This also sets up a dynamic that, if you get hired, carries through into your employment—one of support and caring as opposed to conflict and diminishment. This is so important, and it is amazing how apparent it is once you start!

The structure of the interviews was explained to me during my first meeting with the Bridge Agent. There were going to be four interviews at one hour each: general, technical, consulting, and code review. Simple and familiar enough.

One strange thing was the heads up about interaction during the interview process. Anya told me that there was not going to be a lot of back and forth between me and whomever was giving me the interview. This is because the interviews are scripted on the interviewer side so as to reduce bias and to avoid situations where an interviewer might lead one candidate towards a correct answer but not another.

This could, I suppose, lead to some awkward interactions, and during one point in one of my interviews I felt a little unsure of myself. It was helpful to remind myself of WHY this awkwardness existed. The energy going into the process from the side of Test Double in order to keep the interviews fair and bias-free was exemplary. When I reminded myself of the intent behind the silence, it became much easier for me to embrace.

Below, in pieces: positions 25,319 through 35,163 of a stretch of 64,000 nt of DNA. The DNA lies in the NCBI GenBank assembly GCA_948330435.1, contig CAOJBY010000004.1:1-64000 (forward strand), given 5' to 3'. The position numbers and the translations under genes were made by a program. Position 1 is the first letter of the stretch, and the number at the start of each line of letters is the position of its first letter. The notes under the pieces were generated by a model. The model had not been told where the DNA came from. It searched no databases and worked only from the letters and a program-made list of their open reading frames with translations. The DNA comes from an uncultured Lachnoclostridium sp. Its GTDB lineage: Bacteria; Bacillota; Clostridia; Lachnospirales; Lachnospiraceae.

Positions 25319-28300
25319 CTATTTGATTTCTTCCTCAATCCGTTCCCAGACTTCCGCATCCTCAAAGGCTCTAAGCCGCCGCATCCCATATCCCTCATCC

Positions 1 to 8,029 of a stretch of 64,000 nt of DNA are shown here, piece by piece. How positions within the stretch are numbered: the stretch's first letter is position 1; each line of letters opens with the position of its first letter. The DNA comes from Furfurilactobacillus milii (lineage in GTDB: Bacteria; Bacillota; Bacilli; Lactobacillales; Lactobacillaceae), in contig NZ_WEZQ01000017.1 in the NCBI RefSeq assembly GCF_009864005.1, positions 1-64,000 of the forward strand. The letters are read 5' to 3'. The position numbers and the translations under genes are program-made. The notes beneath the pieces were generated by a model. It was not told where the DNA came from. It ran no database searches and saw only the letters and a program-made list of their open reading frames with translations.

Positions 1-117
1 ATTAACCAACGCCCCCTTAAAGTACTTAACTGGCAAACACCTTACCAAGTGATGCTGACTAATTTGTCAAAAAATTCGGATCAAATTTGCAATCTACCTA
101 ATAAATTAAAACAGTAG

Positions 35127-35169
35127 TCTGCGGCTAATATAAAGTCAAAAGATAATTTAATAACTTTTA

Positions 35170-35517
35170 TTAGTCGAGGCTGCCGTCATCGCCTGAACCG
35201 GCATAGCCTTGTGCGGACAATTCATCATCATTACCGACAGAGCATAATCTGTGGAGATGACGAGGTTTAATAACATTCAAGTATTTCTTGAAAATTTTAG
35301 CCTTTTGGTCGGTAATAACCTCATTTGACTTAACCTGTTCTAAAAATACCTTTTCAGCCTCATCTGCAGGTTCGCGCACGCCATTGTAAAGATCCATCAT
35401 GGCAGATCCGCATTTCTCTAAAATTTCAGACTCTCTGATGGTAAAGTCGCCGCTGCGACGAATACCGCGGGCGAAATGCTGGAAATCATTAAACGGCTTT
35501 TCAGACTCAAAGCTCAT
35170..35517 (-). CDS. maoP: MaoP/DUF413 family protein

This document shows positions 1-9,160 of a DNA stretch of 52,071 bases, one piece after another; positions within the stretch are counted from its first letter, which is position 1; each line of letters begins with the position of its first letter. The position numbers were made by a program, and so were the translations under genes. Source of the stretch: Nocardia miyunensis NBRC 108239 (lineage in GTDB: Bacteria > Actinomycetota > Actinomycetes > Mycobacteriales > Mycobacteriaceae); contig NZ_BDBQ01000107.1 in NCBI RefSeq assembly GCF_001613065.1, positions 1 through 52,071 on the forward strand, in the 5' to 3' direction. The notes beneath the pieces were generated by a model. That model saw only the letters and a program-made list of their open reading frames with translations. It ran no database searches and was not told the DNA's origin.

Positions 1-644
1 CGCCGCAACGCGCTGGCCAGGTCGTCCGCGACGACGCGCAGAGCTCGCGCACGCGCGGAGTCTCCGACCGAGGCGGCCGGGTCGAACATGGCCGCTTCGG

One of the surprising results of this lack of immediate feedback or small talk from the interviewer was that it started to feel a little like thinking out loud about the problems, which ranged across architectural and tech specific subjects to consulting and client hypotheticals. At one point I very much forgot that I was interviewing. Instead, it felt like an interesting conversation I was having with myself but with someone else listening in. Strange, maybe. But surprisingly fun!

Oh, the ways you can mess up giving a code test in the software developer hiring process are only outnumbered by the ways you can mess up taking one. Luckily the code test has some very clear expectations: deliver the code as if you were going to deliver to a client and don’t take more than three hours.